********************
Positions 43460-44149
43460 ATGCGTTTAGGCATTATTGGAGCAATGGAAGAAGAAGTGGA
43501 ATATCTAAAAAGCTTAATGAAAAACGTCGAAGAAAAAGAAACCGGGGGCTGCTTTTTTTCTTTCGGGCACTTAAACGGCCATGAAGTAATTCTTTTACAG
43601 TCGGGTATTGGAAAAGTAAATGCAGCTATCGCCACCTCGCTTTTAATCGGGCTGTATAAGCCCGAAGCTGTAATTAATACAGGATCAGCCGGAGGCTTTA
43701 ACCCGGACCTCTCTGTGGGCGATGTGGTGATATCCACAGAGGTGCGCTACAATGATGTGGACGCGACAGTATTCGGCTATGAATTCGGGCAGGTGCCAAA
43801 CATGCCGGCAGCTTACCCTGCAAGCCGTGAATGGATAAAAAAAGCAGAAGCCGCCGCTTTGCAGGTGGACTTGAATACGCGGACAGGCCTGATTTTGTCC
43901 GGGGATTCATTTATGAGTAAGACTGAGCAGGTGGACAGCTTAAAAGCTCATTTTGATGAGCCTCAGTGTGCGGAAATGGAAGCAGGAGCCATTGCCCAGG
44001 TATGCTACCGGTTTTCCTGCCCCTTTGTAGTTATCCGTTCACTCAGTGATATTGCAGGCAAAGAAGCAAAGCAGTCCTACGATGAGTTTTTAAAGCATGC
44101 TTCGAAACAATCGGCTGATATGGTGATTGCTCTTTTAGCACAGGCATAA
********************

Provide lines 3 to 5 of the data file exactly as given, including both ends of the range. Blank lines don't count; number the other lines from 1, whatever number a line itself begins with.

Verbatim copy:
43501 ATATCTAAAAAGCTTAATGAAAAACGTCGAAGAAAAAGAAACCGGGGGCTGCTTTTTTTCTTTCGGGCACTTAAACGGCCATGAAGTAATTCTTTTACAG
43601 TCGGGTATTGGAAAAGTAAATGCAGCTATCGCCACCTCGCTTTTAATCGGGCTGTATAAGCCCGAAGCTGTAATTAATACAGGATCAGCCGGAGGCTTTA
43701 ACCCGGACCTCTCTGTGGGCGATGTGGTGATATCCACAGAGGTGCGCTACAATGATGTGGACGCGACAGTATTCGGCTATGAATTCGGGCAGGTGCCAAA